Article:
An idea emerges—the song will be the singer’s interpretation of a person they know nothing about: they imagine that this person, who found the book in question, may have been faced with doubts about the Scribe’s canon. This singer doesn’t want to go for obvious references, like the quest for the Holy Grail, they believe the Works were discovered by chance. Nor will they imply supernatural forces were responsible for the finding, this will focus on the mind of the person who found the Works.

First of all, a verse that describes their doubt. For a few minutes the first line has been flashing in my head like an annoying prat with a torch. Time to write the little shit down.

‘And Is there truth in the stone?’ she thinks,
And is there a truth in the word?

‘Is there truth in the stone’, is the first thing that comes to my head, the rest is added in to improve the rhythm. And almost immediately there’s a problem, because this is the same rhythm I used for the last song I wrote (the one about the falling star), and this time I will at least need a different rhyme scheme or it will look like all the song-writers of this world shared my limitations.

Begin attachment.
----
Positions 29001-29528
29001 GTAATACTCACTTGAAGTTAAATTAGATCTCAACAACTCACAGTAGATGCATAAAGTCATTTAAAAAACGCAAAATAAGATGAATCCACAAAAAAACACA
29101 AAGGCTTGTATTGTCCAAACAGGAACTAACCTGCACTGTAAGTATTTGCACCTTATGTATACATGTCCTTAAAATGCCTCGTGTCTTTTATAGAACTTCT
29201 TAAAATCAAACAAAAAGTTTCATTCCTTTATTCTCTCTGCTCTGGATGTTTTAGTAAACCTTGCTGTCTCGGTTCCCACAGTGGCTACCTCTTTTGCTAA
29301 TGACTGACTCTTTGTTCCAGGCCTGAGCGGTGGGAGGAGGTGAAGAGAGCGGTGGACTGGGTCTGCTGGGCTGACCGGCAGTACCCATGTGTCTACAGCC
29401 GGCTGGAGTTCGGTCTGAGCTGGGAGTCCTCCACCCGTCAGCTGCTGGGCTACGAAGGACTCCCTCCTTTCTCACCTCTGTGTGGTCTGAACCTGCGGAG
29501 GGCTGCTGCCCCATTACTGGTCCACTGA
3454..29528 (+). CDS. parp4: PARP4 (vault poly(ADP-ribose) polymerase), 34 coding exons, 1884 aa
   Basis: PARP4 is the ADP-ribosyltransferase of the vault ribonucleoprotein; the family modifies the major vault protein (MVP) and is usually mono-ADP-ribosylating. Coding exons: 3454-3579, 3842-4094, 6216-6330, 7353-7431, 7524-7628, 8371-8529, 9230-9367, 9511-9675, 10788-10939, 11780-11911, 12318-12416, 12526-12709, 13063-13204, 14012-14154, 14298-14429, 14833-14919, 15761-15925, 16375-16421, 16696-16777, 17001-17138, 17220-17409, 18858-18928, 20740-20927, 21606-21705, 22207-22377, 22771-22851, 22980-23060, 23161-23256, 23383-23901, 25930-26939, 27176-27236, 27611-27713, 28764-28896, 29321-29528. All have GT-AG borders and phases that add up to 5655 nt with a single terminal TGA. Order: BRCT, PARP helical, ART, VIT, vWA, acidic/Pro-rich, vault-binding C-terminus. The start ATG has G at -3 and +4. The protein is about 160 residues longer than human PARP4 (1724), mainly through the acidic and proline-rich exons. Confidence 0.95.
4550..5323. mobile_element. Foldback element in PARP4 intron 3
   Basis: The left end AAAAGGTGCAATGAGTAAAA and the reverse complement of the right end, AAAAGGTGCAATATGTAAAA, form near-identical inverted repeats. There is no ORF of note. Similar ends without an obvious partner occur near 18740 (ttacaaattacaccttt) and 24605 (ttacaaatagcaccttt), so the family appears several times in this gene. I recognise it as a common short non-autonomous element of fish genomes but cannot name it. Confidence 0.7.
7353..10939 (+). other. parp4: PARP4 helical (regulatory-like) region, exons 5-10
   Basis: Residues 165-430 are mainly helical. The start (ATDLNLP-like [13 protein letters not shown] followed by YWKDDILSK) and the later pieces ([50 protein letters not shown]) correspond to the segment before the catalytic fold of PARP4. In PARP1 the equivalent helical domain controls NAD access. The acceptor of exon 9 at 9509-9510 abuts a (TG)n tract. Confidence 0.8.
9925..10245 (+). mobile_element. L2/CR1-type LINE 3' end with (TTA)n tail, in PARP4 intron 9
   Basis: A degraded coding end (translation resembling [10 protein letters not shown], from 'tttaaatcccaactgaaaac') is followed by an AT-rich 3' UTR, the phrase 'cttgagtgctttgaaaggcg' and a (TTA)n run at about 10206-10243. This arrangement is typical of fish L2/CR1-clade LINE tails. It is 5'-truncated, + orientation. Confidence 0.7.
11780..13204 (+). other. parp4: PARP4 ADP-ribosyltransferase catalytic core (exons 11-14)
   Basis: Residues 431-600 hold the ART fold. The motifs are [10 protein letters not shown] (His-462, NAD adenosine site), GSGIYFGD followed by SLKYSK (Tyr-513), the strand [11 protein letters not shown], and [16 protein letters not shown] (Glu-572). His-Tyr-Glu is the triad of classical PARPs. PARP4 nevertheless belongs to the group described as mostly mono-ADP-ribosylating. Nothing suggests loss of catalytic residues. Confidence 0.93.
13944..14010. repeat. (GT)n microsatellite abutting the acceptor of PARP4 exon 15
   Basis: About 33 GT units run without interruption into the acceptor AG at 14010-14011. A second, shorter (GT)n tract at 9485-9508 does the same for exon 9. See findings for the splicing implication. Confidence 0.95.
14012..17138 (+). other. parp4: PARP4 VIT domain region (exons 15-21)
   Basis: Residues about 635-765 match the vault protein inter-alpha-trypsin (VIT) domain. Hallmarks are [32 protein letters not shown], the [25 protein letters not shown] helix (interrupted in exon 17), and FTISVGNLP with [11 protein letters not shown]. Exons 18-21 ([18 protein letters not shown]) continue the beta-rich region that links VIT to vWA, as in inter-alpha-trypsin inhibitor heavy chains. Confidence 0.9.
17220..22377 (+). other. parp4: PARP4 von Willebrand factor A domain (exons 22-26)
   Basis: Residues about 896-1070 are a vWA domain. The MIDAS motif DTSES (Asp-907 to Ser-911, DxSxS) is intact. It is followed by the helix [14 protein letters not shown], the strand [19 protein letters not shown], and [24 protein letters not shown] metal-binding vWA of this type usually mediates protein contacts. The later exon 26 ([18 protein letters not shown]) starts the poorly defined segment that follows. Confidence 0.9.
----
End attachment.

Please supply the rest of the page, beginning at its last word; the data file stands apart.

A few seconds later a rhyme scheme comes crashing in through the window, and yells ‘I’m your rhyme scheme, whether you like it or not!’ and I guess I have no choice. But this means the next lines have to end on an easy rhyme, because there will be three in a row.

So, why is our song-writer’s character questioning the word of the Scribe? ‘Word’ is one of the rhyming words, so I need to find a rhyme. The first thing that occurs is ‘heard’, which can probably be tied back to ‘word’ easily enough, but then ‘occurred’ suggests itself, along with a full line to go at the end of the verse.

‘What may not have even occurred’

Because, of course, there’s no evidence for what’s written except that it’s been written, and not much is known in Camelot about the Scribe except that she was a woman, and what her actual name might have been. Now for the three short lines in the middle, and I’ve decided the first two should describe the character some more, the third should lead into that last line.